- Low Reynolds number flows
- Observation tools
- Materials and fabrication methods
- Applications of biomedical microrobots
|Skript||The powerpoint slides presented in the lectures will be made available as pdf files. Several readings will also be made available electronically.|
|Voraussetzungen / Besonderes||The lecture will be taught in English.|
|151-0621-00L||Microsystems I: Process Technology and Integration||W||6 KP||3V + 3U||M. Haluska, C. Hierold|
|Kurzbeschreibung||Die Stundenten werden in die Grundlagen der Mikrosystemtechnik, der Halbleiterphysik und der Halbleiterprozesstechnologie eingeführt und erfahren, wie die Herstellung von Mikrosystemen in einer Serie von genau definierten Prozessschritten erfolgt (Gesamtprozess und Prozessablauf).|
|Lernziel||Die Stundenten sind mit den Grundlagen der Mikrosystemtechnik und der Prozesstechnologie für Halbleiter vertraut und verstehen die Herstellung von Mikrosystemen durch die Kombination von Einzelprozesschritten ( = Gesamtprozess oder Prozessablauf).|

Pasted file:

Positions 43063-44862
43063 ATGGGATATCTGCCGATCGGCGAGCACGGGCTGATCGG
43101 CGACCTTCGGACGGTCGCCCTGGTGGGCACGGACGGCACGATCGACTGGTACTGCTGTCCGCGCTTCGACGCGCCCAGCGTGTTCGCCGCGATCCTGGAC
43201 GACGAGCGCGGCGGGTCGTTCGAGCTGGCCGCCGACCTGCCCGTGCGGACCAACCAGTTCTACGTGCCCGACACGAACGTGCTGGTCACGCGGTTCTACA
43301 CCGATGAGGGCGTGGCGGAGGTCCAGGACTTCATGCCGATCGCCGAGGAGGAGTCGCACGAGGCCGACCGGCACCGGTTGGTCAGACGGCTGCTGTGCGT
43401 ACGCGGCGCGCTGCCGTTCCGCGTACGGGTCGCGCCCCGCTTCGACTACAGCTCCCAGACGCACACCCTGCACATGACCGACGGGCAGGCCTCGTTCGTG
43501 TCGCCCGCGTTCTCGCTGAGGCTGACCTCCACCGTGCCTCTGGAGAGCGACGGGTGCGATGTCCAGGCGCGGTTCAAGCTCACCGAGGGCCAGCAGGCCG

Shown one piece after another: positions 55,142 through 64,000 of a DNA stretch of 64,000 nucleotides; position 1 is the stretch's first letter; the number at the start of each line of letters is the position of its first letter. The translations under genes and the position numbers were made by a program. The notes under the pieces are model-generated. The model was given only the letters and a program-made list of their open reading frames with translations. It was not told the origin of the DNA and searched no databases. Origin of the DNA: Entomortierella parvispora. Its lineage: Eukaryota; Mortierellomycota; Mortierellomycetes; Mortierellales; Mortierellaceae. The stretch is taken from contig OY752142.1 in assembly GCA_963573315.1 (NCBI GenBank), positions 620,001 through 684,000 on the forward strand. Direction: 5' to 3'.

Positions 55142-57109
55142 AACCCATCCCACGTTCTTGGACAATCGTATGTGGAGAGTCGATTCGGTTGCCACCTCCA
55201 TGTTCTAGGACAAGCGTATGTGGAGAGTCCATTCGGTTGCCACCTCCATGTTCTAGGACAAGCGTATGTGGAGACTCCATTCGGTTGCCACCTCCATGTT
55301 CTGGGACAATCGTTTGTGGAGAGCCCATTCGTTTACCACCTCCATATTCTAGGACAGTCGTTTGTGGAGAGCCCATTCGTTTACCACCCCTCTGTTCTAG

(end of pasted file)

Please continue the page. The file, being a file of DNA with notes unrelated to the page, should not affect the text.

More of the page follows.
|Inhalt||- Einführung in die Mikrosystemtechnik (MST) und in mikroelektromechanische Systeme (MEMS)|
- Grundlegende Siliziumtechnologie: thermische Oxidation, Fotolithografie und Ätztechnik, Diffusion und Ionenimplantation, Dünnschichttechnik.
- Besondere Mikrosystemtechnologien: Volumen- und Oberflächenmikromechanik, Trocken- und Nassätzen, isotropisches und anisotropisches Ätzen, Herstellung von Balken und Membranen, Waferbonden, mechanische Eigenschaften von Dünnschichten.
Die Anwendung ausgewählter Technologien wird anhand von Fallstudien nachgewiesen.